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Spongebob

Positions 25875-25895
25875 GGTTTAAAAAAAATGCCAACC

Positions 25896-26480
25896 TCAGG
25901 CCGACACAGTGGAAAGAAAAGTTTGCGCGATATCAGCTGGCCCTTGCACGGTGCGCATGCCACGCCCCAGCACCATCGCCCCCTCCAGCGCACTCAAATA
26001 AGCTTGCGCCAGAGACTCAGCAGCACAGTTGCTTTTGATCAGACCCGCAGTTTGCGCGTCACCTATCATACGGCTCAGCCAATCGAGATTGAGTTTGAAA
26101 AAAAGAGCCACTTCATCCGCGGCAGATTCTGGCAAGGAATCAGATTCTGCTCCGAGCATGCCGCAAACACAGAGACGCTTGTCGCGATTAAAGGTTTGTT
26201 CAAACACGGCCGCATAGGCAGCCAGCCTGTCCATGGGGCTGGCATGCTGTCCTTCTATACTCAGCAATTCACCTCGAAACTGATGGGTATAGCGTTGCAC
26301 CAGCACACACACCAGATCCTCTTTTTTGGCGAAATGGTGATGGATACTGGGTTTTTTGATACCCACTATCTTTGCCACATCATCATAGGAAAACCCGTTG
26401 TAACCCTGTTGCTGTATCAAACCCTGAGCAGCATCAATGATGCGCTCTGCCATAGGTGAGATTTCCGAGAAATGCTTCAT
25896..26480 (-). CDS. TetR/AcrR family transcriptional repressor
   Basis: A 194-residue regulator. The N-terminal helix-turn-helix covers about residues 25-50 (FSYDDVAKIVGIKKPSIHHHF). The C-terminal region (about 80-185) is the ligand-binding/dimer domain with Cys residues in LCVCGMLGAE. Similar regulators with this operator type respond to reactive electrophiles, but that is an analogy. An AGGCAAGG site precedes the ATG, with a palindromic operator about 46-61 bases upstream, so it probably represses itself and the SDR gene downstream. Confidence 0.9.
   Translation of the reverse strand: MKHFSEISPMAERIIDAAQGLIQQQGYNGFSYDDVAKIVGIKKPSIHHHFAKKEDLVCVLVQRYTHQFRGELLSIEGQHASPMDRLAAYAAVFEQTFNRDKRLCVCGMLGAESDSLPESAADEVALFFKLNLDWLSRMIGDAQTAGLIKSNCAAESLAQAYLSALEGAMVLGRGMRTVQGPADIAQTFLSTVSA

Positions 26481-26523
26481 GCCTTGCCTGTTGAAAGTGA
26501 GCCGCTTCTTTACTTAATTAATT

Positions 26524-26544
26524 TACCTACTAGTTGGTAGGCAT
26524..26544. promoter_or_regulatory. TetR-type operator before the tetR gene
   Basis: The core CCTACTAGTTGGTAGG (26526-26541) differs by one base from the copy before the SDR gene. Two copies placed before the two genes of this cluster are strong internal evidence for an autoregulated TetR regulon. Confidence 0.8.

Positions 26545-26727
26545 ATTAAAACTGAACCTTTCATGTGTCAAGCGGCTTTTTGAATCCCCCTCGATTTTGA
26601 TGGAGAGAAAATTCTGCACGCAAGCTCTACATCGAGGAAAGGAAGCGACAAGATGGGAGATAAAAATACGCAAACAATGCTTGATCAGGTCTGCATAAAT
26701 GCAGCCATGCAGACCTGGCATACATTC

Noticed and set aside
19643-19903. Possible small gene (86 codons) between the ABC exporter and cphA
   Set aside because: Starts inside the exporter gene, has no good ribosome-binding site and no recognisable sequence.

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SpongeBob SquarePants (often referred to simply as SpongeBob) is an American animated television series, created by marine biologist andanimator Stephen Hillenburg. Much of the series centers on the exploits and adventures of the title character and his various friends in the underwater city of Bikini Bottom. The series' popularity has prompted the release of a media franchise, contributing to its position as Nickelodeon's highest rated show, the most distributed property of MTV Networks, and among Nicktoons' most watched shows.[1] It is listed 15th in IGN's top 100 animated series list.When Rocko's Modern Life ended in 1996,[2] Hillenburg began working on SpongeBob SquarePants.[3][4] He teamed up with several Nickelodeon veterans and Rocko crew members, including creative director Derek Drymon (Action League Now!, Hey Arnold!, and Rocko's Modern Life) writers and directors Sherm Cohen, and Dan Povenmire[5], writer Tim Hill, actor and writer Martin Olson, animation director Alan Smart (all from Rocko's Modern Life), and story editor Merriwether Williams (The Angry Beavers), who worked on the series for its first few seasons and switched toSpongeBob SquarePants in July 1999. To voice the character of SpongeBob, Hillenburg approached Tom Kenny, who had worked with him onRocko's Modern Life.[6] Originally, SpongeBob was to be named SpongeBoy, but this name was already in use.[7] This was discovered after voice-acting for the original seven-minute pilot was recorded in 1997. The Nickelodeon legal department discovered that the name was already in use for a mop product.[8] Upon finding this out, Hillenburg decided that the character's given name still had to contain "Sponge" so viewers would not mistake the character for a "Cheese Man". Hillenburg decided to use the name "SpongeBob". He chose "SquarePants" as a family name as it referred to the character's square shape and it had a "nice ring to it".[9]The pilot episode of SpongeBob SquarePants first aired in the United States on Nickelodeon on May 1, 1999, following the Nickelodeon Kids' Choice Awards. The first episodes were called "Help Wanted", "Reef Blower", and "Tea at the Treedome". The "official" series premiere followed on July 17, 1999, with the second episode, "Bubblestand/Ripped Pants." The show reached enormous popularity by 2000 during the second season, and has remained popular since. A feature film of the series was released in theaters on November 19, 2004. The series celebrated its tenth anniversary on July 17, 2009. SpongeBob was renewed for a ninth season on January 3, 2011.[10] So far the series has aired 334 individual episodes. It is currently Nickelodeon's longest-running cartoon for 13 years of airing on TV from 1999 until now and currently on its 8th season.SpongeBob surpassed Rugrats (in terms of number of episodes) when SpongeBob aired its 173rd episode on April 11, 2012 (while Rugrats had 172 episodes). Last April 12, 2012, SpongeBob aired its 174th episode and currently has 174 episodes aired, and a total of 204, marking it as the firstNicktoon to have 200 or more episodes.Much of the series' events take place in Bikini Bottom, an underwater city located in the Pacific Ocean beneath the real life tropical isle of Bikini Atoll.[11]Stephen Hillenburg has stated that much of Bikini Bottom was based on the real life city of Seattle.[12] Much of this is supported within the context of the episodes themselves; however, despite implications of the city's location as well as analogies to real life, Hillenburg has stated that he wishes to leave the city isolated from the real world, explaining the Baywatch parody scene from The SpongeBob SquarePants Movie as simply a reference to his favorite show of all time.[12][13] The citizens of Bikini Bottom live in mostly aquatic-themed buildings, and use "boatmobiles", an amalgamation of cars and boats, as a mode of transportation.